As in the movies The biggest and strangest two robberies in Britain! As in the movies The biggest and strangest two robberies in Britain!

As in the movies The biggest and strangest two robberies in Britain!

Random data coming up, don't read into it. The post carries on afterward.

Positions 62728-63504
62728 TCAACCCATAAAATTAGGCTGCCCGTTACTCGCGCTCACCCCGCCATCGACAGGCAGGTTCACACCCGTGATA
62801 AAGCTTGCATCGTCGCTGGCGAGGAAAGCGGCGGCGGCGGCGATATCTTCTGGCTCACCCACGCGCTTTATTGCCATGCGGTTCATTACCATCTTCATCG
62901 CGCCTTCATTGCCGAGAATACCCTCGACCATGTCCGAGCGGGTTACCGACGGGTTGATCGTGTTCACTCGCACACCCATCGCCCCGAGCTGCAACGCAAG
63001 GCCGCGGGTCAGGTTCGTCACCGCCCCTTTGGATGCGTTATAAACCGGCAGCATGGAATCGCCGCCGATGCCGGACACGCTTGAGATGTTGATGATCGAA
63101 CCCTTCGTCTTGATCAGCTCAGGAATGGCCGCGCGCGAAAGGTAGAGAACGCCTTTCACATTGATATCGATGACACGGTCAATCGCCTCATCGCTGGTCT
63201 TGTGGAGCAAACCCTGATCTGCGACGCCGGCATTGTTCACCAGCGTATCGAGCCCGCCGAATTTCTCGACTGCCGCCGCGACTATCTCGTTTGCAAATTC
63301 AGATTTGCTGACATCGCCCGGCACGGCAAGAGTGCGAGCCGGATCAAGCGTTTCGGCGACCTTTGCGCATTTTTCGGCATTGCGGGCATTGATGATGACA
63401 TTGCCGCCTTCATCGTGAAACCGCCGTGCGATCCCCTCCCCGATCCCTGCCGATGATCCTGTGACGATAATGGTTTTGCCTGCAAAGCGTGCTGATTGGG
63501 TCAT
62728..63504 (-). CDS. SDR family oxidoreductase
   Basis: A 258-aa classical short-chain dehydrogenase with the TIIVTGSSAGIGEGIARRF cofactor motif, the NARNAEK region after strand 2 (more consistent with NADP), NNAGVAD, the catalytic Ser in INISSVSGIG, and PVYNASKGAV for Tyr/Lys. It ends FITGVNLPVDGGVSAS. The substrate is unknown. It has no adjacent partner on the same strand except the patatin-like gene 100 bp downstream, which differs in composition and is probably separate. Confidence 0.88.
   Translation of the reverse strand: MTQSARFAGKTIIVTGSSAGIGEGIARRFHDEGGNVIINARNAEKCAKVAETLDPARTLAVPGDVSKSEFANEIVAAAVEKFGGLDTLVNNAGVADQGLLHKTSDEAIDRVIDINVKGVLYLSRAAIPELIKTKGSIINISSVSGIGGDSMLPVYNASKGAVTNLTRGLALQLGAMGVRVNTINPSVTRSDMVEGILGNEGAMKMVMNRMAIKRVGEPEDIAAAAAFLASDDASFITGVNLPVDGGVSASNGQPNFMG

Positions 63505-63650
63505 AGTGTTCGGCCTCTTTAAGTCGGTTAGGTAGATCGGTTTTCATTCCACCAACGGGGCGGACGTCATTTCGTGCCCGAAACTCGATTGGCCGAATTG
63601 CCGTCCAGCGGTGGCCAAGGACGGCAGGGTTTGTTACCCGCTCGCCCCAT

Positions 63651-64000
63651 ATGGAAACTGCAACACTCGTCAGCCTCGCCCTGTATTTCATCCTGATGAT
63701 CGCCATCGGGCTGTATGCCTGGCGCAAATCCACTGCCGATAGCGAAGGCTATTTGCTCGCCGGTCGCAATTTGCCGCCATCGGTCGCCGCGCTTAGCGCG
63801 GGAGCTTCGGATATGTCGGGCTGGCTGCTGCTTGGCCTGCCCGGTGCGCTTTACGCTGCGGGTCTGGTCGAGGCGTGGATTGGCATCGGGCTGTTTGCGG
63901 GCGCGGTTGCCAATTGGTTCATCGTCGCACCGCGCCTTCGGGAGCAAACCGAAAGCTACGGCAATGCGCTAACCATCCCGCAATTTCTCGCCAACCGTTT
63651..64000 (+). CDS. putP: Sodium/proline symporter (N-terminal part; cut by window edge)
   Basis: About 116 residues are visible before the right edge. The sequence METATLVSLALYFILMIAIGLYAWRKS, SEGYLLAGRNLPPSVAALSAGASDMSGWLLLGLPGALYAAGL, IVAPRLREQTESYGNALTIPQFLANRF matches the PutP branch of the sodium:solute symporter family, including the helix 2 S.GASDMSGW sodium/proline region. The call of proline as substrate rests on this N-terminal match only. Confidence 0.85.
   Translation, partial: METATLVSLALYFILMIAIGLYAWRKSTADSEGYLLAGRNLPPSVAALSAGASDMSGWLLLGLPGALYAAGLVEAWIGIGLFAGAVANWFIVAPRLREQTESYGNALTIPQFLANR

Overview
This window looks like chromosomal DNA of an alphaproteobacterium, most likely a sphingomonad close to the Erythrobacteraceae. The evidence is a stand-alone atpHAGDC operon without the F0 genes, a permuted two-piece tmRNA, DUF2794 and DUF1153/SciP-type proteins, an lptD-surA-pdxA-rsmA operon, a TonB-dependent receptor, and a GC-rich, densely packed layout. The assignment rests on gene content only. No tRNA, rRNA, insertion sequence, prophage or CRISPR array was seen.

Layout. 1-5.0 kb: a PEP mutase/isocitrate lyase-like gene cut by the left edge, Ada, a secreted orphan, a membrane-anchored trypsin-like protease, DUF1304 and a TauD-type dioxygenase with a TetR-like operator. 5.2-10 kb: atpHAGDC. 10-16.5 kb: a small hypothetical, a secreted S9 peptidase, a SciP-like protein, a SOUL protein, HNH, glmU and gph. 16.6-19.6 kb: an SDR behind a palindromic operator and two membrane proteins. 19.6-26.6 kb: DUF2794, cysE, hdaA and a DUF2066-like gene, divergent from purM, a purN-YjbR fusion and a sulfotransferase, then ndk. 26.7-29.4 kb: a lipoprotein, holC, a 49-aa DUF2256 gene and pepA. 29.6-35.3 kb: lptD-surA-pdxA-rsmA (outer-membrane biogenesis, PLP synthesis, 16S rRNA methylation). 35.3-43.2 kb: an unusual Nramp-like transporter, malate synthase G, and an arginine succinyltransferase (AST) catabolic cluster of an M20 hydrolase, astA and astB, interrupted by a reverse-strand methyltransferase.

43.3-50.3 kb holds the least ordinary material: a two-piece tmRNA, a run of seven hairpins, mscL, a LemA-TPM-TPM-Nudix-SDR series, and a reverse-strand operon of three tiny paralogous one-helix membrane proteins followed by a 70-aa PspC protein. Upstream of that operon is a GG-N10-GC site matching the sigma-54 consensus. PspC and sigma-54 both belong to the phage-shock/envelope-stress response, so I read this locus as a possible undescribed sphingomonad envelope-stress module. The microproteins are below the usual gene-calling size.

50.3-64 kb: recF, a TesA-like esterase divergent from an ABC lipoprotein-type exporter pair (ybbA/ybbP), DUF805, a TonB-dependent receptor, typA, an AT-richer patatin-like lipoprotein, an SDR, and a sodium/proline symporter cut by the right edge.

As in the movies The biggest and strangest two robberies in Britain!  Robbery of banks and cellars full of wealth is one of the favorite topics around which police movie scenarios revolve around in the West, but the reality sometimes seems more imaginative and exciting.  The first robbery took place in Kent County, southeast England on February 21, 2006, and whoever carried it out of a money safe carried £52 million in cash. It is the largest cash theft in UK history.  Crime events first-hand:  Criminals have kidnapped the safe's manager, Colin Dixon, as well as his wife and child. Dixon was driving home in the evening when, suddenly, a police car turned on its beacon. The man was asked to pull over to the side of the road. A man in police uniform approached him and took him to his car. There, he was handcuffed and taken to an abandoned farm outside the city.  Simultaneously, two other "police officers" informed the principal's wife and eight-year-old son that Colin had been in a terrible accident and offered to take the family to hospital. An hour later, the family joins Colin Dixon at the same abandoned farmhouse.  At one o'clock in the morning, the manager, his wife and son were taken to the money warehouse. They put them in a white van with a number of masked men armed with pistols and rifles.  The thieves made their way to the money vault, and once there, they rushed inside and handcuffed and gagged the workers there. The warehouse was taken over almost immediately, and the number of hostages rose to 17. The attackers then loaded bags of money into their truck and fled.  The funny thing is that one of the reasons that prompted them to settle for stealing exactly 52 million pounds sterling was that the truck could not accommodate more!  The hostages who were placed in the cages where the money was kept managed to free themselves and get out after half an hour, and reported the strange armed robbery to the police!  The police found a lead in the case, managed to arrest two suspects, and by March 2006 managed to find and recover £ 19.7 million.  It was later discovered that the mastermind of the complex robbery was a famous artist named Lee Murray, who was involved in a series of thefts, and this man was sentenced to 10 years in prison.  Five others involved in this crime were also arrested, while the rest of the thieves, more than 30 in number, remained at large for a long time. The police kept chasing and caught them one by one, and one of the suspects was shot dead in his home on July 11, 2019, and he was the 39th in this gang.  As for the most unusual and mysterious robbery, it took place in Belfast, Northern Ireland, on December 20, 2004, when thieves stole 26 million pounds sterling and a half million from Danske Bank.   The details of this bank robbery are still unknown, although the international police conducted extensive investigations about it.  In an operation described as quite complex, a gang of three masked men took the families of two of the heads of this bank hostage at gunpoint, Chris Ward and Kevin McMullan.  The gang held my two families hostage for 24 hours, while the two bankers, who had access to the bank's cash vault, were forced to go to work.  In the evening, when all the bank employees left the building, the two bankers stayed inside, in order to allow the gang members to enter the building, fearing for the lives of the hostages.  The thieves entered the bank as if they had entered their homes, and carried in batches bags of money to a car parked near the building, until their loot was completed and its value was equal to 26.5 million pounds sterling between liquid money of various hard currencies, and banknotes.    The mystery of the robbery remained elusive, and the perpetrators and those involved were not known. Even the head of the local police in Northern Ireland, during a press conference in January 2005, accused the Provisional Irish Republican Army of being responsible for the operation, while the leadership of this army denied any connection to the bank robbery.  Police suspected the two bankers who had been taken hostage and threatened by the gang were involved, and one of them, Chris Ward, was arrested in November 2005 and charged with theft. However, the Public Prosecution office did not provide any evidence to the court, and he was released.  Although some were arrested and others were convicted as part of the investigations conducted, none of them were specifically involved in this robbery. The case remains mysterious until now.  Source:  RT